Submitted by Antony Savvas on January 26, 2023
Continuing our coverage of the Kubernetes and DevOps scene on the IT Press Tour of Silicon Valley this week, another company that promises more business for channel partners is CloudFabrix.
The firm bills itself as the provider of a “data-centric AIOps platform”, delivered through microservices, and which can also be accessed through Amazon Web Services.
It has reported 250% year-on-year growth, and its technology partners include IBM, Cisco, system integrator DXC and HPE.
HPE offers the technology via its GreenLake on-demand cloud data services, and CloudFabrix says it is in discussions with Dell Technologies too, to bring its offering to that vendor’s on-demand data services as well.
CloudFabrix says it has major reseller partnerships signed and there are a number of joint customer deals “in progress”, but it obviously wants more for its “robotic data automation fabric (RDAF)”.
It’s low code offering allows organisations to get new applications and services up and running quicker using bots, on-demand analytics and pipeline management.
It’s business scale-up going forward includes more OEM deals and the development of its channel, marketplace and developer programmes.
Next up is Pulumi, a provider of “open-source infrastructure as code (IaC)”. The company already operates across six countries, and raised $57.5m in a Series B round two years ago.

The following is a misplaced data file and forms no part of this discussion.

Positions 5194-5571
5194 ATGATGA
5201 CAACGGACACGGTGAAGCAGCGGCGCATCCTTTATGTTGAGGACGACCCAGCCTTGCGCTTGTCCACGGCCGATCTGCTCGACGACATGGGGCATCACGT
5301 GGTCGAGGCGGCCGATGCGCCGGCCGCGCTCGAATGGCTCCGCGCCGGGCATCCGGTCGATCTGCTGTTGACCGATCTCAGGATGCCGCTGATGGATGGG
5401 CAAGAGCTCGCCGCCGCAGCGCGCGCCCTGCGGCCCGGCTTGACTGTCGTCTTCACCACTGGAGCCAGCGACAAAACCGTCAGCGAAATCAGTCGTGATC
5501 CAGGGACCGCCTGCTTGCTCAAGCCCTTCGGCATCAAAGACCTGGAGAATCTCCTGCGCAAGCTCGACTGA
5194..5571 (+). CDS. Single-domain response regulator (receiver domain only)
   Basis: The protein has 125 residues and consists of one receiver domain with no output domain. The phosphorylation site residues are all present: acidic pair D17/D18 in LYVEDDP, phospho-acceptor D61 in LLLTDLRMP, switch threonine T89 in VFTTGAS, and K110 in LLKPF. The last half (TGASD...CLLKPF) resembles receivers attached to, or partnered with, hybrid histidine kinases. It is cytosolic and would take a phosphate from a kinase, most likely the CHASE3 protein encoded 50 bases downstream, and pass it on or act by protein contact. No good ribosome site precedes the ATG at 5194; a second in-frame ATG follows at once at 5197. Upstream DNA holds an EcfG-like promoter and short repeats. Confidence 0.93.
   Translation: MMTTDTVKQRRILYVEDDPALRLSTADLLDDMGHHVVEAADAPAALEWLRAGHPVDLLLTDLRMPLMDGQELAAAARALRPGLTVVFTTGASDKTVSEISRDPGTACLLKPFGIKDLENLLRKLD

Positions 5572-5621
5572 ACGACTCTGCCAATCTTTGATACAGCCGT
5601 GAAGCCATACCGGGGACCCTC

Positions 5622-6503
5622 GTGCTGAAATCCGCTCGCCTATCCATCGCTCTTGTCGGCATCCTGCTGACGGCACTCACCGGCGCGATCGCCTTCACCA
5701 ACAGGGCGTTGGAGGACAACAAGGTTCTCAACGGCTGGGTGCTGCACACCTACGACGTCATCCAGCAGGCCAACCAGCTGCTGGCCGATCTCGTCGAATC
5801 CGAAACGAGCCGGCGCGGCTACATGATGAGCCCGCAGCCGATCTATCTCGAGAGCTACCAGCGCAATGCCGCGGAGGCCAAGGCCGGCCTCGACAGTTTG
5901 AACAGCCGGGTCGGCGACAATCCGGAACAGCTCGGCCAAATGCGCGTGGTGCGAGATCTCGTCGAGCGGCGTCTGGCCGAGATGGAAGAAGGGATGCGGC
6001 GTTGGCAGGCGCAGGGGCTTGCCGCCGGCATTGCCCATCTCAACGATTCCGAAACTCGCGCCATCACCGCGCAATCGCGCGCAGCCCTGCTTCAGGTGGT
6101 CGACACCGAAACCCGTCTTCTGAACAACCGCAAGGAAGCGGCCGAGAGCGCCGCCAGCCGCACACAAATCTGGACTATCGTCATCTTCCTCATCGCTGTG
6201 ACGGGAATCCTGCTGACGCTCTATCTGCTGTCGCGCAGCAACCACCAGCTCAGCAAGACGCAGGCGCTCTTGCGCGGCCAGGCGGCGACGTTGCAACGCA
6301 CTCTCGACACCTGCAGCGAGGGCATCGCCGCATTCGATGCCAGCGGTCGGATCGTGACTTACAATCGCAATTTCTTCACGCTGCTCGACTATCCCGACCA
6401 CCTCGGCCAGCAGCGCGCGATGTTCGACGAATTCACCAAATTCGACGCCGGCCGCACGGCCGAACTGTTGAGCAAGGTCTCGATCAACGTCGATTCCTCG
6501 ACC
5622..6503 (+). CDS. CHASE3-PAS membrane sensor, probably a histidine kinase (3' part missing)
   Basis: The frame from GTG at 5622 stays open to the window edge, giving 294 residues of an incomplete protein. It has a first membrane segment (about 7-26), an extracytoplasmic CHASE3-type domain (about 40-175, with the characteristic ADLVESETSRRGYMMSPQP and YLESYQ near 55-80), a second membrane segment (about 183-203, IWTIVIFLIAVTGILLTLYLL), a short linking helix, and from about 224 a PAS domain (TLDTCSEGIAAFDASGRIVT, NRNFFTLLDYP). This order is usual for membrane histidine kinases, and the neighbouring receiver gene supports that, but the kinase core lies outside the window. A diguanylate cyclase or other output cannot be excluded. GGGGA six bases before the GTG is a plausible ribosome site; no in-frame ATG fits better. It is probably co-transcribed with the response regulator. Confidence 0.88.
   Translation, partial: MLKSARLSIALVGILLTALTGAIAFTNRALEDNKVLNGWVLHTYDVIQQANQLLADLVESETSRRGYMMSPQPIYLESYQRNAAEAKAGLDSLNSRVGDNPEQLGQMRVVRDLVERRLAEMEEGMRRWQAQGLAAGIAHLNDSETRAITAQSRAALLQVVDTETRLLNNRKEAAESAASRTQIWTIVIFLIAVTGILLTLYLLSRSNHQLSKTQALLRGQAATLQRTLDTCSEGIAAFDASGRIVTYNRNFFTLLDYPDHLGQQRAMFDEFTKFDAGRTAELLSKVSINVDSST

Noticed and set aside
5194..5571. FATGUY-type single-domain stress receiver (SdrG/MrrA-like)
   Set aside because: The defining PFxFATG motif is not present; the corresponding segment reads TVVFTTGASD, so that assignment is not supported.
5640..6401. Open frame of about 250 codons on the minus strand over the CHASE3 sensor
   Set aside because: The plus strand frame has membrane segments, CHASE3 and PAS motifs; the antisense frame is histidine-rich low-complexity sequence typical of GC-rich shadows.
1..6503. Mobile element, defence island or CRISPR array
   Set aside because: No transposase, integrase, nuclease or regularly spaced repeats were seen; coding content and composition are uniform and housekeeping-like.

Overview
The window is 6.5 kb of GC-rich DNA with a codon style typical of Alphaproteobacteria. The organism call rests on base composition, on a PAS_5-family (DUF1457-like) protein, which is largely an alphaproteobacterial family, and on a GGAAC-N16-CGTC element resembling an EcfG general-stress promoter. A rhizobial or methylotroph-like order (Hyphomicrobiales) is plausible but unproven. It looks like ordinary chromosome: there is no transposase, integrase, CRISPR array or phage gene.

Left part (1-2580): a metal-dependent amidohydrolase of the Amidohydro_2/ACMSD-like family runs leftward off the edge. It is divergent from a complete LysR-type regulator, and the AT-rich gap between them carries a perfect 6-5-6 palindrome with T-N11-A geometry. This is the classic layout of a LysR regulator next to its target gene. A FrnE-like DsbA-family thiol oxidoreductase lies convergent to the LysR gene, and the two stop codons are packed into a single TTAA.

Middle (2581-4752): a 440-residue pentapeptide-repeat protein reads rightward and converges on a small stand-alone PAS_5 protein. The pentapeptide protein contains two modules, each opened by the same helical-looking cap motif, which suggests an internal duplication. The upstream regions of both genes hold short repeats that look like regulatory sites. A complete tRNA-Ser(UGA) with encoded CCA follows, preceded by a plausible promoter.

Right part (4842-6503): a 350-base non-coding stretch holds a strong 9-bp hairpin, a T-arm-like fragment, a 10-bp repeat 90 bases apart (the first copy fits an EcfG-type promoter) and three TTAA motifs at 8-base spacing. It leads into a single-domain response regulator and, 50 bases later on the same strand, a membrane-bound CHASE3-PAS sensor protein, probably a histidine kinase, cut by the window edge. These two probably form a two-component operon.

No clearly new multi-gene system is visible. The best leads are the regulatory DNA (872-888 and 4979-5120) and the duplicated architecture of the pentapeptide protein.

It has 1,500 customers worldwide, including Mercedes-Benz, Harrods and Ticketmaster, who use the solution to help manage their Kubernetes data clusters in the cloud, for instance.
The price to run the software is based on the number of resources under management, and the level of support required by the customer. This includes a “deployment as-a-service” offering.
Currently, 50% of sales are generated in the US and around 30% in Europe, with the UK and Germany the biggest markets in the region.
The company confirms it wants to expand its channel, and is planning to launch a channel partner programme in the “next six to 12 months”.
This company provides an open source “service mesh” to manage APIs and help firms adapt to major business and market changes. It also helps them to control their cloud costs as they go down a multi-cloud route.
It has received $175m in funding and markets its products through the GlooPlatform. There are more than one service mesh solutions on the market, and Solio.io uses and helps develop the Istio platform, which was originally released by Google five years ago.
In fact, Solo.io has developed its own version of Istio in the form of “ambient mesh”, which it says is more streamlined and easier to use than Istio. It offers networking, communications and security support for customers’ data, and fills the operating gaps found in Kubernetes, which is mainly used to deploy resources, rather than manage policies, for instance.
“As Kubernetes expands in the market, we expand,” says Solo.io.
Customers using the software include T-Mobile, Skyscanner, Santander, BMW Group and SAP. The vendor says it is open to new system integration partnerships.
More from the Tour to follow...